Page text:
I was very happy to watch yesterday's Cubs-Reds opener, and not just because the Cubs won 7-4. Obviously I am going to be happier when the Cubs win (and let me just interject here that no serious, true Cubs fan ever, EVER, refers to them as the "Cubbies"-when I am Leader of the Free World I shall levy fines for people that do) but the mere fact that baseball is back reminds me that the weather will indeed be warm soon and that summer is coming.
There's been hype about the Cubs at some time in my life, but nothing quite like what is going on this year. This is the first time I can recall that everyone expects them to win. I am optimistic every year to a fault, but I also can recognize when a team has no chance in hell of contending. I expect them to win this year as well, but it's silly to predict a World Series title. Far too many things can go wrong in a short time to guarantee that, and I would have said that long before last year's playoffs anyway.
So the game ends yesterday in the middle of the afternoon, and I decide to go out and run some errands. There's a big mulberry tree that hangs over the driveway at the house and when it bears fruit in the middle of summer it's a real mess. Birds sit in the tree all day, eat the berries, and leave reminders of it all over the cars.
As I am walking to the car yesterday I hear the unmistakable song of a cardinal, and I can see him sitting in the mulberry tree, chirping away. Whenever I see a cardinal I think of St. Louis, the Cubs most heated rival. I can't help it. I like St. Louis, it's one of my favorite cities in America, and I can't say that I hate the Cardinals, but I want the Cubs to beat them every game, and beat them badly. The sight of this bird coupled with an opening day victory gets my adrenaline going, and I am stoked. Baseball is here, and it's going to be a great summer in Chicago.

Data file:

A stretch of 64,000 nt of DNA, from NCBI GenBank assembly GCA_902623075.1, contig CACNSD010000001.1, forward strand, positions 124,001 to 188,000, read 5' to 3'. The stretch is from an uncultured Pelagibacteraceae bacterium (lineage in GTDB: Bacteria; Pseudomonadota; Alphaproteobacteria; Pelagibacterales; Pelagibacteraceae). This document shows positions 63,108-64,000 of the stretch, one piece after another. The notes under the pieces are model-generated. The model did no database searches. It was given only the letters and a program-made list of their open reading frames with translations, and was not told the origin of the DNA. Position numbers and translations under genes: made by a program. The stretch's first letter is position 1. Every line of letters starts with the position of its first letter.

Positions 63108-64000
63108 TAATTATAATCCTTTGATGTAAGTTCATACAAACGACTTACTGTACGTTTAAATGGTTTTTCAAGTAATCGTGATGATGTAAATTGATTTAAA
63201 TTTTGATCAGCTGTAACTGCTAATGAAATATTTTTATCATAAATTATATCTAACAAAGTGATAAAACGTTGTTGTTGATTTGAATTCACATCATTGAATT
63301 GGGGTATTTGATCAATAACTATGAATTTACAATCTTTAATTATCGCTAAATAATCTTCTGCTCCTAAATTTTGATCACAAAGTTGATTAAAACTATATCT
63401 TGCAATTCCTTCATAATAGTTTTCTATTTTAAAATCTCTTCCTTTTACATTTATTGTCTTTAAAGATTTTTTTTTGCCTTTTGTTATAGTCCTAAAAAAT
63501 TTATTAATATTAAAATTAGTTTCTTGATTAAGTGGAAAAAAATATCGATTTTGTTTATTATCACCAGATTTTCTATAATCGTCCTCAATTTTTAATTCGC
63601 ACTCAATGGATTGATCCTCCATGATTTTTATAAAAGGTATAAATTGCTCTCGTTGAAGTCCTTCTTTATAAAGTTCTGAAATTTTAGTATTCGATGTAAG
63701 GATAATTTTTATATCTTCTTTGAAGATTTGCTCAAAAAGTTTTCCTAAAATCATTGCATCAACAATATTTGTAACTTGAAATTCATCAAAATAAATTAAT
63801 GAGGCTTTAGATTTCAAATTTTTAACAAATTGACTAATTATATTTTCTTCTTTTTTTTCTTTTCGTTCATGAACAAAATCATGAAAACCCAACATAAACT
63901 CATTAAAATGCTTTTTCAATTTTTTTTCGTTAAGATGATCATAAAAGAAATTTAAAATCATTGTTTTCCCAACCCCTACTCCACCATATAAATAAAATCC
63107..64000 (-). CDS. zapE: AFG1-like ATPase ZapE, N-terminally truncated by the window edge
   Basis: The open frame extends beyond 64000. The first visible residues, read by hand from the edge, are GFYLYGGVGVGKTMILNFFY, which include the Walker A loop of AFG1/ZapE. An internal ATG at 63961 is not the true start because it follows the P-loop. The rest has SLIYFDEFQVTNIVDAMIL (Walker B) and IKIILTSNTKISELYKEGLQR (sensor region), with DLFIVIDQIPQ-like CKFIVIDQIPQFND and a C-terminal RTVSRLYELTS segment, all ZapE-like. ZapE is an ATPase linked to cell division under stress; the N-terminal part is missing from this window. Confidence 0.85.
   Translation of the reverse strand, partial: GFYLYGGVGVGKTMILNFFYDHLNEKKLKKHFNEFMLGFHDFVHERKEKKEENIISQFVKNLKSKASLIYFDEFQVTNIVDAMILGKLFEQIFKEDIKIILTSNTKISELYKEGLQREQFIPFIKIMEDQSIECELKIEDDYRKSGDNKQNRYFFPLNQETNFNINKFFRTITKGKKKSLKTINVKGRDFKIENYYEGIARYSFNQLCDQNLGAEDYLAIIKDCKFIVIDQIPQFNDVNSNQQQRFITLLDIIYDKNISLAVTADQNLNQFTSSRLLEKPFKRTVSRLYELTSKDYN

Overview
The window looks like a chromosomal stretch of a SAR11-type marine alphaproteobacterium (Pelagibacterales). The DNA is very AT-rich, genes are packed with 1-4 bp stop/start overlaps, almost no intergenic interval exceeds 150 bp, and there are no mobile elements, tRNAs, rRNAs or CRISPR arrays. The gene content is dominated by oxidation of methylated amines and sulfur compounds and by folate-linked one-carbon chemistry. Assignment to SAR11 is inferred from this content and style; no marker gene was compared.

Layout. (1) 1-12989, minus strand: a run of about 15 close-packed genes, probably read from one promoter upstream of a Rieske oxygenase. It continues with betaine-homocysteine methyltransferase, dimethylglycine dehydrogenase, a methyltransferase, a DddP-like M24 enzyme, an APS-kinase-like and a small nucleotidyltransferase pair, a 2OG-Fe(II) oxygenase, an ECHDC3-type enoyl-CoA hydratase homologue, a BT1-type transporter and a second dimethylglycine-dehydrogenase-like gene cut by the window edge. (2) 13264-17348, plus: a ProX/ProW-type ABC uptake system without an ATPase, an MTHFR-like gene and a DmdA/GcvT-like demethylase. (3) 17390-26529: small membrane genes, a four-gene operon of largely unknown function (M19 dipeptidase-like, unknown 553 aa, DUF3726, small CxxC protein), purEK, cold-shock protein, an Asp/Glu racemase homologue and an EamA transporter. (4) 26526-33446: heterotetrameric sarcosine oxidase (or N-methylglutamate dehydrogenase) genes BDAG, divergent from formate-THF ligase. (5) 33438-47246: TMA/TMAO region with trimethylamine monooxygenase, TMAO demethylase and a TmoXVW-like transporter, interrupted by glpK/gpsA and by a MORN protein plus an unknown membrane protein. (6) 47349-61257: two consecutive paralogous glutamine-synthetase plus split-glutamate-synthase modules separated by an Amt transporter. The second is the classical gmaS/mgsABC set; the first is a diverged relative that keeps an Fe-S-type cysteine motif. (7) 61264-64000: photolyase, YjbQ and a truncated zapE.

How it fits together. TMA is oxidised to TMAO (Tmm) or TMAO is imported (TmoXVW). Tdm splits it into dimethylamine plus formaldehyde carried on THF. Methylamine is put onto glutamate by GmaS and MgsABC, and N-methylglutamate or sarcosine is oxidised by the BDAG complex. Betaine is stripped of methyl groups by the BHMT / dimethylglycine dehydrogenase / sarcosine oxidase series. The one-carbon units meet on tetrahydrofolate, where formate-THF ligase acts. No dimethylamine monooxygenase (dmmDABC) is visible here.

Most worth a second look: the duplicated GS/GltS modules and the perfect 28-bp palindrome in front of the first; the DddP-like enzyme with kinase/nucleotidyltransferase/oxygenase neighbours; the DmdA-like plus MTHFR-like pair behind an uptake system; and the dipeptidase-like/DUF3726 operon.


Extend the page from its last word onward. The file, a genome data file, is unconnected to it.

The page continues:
Then the bird starts dropping bombs on my car, right in front of me, three large thuds of junk hitting metal, followed by what only can be described as echoing splats. There's no fruit in the tree yet, so this bird, this cardinal, saved his business for when he was perched above my car. And judging from his volume, he must have felt quite relieved.
A shot across my proverbial baseball bow, I dare say. To which I reply, bring it on. I picture a cub wandering into someone's backyard in suburban St. Louie as Joe Cardinal Fan goes out to his car yesterday, and I like my chances in which one of us walks away from these encounters with his skivvies still clean. And a messier car.